Reason 3 — Your emails are too long

 

You’ve mastered the art of the subject line and can provide enough interest or curiosity to your prospect to open your email. They are immediately met with a wall of text that rivals those found in Westeros. You’ve come too far to let writing an email too long to be the problem. So write smarter and more direct. Cut out fluff and content that doesn’t need to be in your first email (or your second for that matter). You want to be able to craft your message that strikes home quickly and directly. Greet, relate, offer help to their problem, get out.

 

You don’t need bulk to get your message or your point across. The Gettysburg Address was 271 words long. Your email offering a solution can be shorter than that.

Reason 4 — Your email doesn’t have a squeeze

 

In the digital marketing world, “the squeeze” is an offer or something of value a prospect gets for interacting with you. It’s a metaphor for squeezing oranges. Basically if a prospect squeezes an orange, they better get juice out of it.

A squeeze doesn’t have to be something free from within the product, though it can be. Here are a couple of clever squeezes I like to offer:
  • Coffee or lunch (local only): If a person is looking to get out of the office for a few hours, offer to get coffee with them. Everyone is always looking for reasons to get out of the office for a little bit and clear their head. This only works with some companies, depending on their culture, so be careful.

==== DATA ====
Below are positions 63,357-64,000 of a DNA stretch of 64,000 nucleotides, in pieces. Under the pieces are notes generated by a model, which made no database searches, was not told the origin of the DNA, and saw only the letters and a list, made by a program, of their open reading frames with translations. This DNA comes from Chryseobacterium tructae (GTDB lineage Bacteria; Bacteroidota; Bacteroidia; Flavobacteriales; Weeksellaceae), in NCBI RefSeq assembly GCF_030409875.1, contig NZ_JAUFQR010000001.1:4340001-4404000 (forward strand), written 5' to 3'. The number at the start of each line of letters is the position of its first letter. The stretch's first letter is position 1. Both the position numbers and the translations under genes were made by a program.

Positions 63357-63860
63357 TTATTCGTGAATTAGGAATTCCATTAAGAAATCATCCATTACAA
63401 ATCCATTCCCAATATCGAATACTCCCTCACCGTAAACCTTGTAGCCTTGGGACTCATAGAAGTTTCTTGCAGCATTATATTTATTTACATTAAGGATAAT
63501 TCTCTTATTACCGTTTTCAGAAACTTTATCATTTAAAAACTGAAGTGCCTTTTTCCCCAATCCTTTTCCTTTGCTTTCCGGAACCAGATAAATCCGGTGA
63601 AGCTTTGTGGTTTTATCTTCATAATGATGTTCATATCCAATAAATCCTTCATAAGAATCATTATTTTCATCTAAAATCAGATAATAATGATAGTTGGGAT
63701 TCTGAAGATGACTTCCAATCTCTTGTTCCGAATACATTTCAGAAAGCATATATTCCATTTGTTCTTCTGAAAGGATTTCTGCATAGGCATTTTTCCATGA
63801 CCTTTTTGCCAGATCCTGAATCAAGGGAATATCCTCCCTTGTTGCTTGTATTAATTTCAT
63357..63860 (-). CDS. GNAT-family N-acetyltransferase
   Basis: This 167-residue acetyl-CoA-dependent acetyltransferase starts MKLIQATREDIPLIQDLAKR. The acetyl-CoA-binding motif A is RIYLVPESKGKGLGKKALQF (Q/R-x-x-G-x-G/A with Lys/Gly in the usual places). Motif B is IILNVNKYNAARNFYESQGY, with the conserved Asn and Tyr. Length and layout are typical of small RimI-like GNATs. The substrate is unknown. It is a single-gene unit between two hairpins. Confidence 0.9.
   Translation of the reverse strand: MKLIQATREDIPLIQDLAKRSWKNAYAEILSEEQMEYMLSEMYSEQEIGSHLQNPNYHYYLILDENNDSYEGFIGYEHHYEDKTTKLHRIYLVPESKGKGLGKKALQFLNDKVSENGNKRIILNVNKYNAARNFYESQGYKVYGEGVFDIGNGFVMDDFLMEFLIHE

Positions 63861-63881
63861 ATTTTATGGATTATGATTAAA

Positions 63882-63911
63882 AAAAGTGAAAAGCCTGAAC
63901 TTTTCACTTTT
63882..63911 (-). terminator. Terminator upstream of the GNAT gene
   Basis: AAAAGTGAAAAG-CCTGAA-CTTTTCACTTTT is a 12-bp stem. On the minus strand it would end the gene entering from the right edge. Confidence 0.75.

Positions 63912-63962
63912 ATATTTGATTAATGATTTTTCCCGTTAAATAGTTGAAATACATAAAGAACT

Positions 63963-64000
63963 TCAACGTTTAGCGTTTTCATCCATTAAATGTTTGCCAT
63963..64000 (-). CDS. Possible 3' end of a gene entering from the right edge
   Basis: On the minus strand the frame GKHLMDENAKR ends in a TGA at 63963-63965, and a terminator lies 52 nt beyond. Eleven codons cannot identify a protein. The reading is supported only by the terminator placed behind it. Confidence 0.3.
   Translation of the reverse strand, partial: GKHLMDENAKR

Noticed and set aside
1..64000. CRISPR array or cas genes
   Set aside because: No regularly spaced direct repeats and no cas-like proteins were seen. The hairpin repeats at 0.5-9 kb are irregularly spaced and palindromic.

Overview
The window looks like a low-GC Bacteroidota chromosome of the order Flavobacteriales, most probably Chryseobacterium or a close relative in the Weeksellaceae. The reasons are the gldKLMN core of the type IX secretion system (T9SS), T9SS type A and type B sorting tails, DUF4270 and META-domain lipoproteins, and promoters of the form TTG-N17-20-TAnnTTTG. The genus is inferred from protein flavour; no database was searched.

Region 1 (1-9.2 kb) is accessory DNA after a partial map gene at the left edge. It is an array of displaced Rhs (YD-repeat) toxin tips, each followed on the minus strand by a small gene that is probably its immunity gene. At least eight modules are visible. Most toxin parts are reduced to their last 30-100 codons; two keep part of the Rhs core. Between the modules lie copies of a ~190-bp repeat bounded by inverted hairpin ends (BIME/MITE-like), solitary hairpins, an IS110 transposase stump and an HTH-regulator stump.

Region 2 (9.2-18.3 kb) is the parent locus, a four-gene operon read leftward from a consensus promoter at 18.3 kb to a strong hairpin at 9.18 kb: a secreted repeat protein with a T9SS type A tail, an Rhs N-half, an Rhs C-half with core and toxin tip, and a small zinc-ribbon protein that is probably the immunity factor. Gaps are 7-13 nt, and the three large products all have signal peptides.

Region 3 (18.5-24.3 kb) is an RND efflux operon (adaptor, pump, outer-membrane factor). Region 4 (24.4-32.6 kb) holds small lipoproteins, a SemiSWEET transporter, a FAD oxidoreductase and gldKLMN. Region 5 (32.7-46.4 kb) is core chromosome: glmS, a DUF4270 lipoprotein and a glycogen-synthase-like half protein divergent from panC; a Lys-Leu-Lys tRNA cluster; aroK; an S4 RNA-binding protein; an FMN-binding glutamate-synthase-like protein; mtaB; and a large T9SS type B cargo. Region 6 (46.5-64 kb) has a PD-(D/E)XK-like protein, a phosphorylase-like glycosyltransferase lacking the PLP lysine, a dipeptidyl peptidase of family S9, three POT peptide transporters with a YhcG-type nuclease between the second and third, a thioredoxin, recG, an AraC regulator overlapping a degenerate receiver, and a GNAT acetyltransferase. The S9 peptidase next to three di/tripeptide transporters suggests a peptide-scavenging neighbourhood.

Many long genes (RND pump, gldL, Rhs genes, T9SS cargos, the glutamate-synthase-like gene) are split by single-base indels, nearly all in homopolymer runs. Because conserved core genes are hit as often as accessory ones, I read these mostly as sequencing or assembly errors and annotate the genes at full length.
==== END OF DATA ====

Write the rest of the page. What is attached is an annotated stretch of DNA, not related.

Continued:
• Food Delivery: If someone is far away, order them pizza, pay with a credit card, and just call the office and make sure they are there that day.
  • Laser Tag: Sometimes it takes more than a demo or free stuff to win someone’s heart. It takes a fun experience. I’ve pitched playing laser tag, bowling, going to an arcade, and more to several prospects over the years, and they not only are caught off guard, but will actually say yes. People want to have fun, and everyone else is always offering free food. Do something different.

 

As you can see, it doesn’t take much to improve your emails. In fact, they are all things that you likely knew already. Just remember to be human and selfless with your email. You will be surprised with the results.

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Ryan O'Hara

Ryan O'Hara has been an early employee at several startups helping them with marketing and prospecting tactics, including Dyn who was acquired by Oracle for $600+ million in 2016. He's had prospecting campaigns featured in Fortune, Mashable, and TheNextWeb. Ryan specializes in branding, business development, prospecting, and coaching people on how to make good digital first impressions. He also mentors two accelerators, The Iron Yard and The Alpha Loft, and hosts The Prospecting Podcast.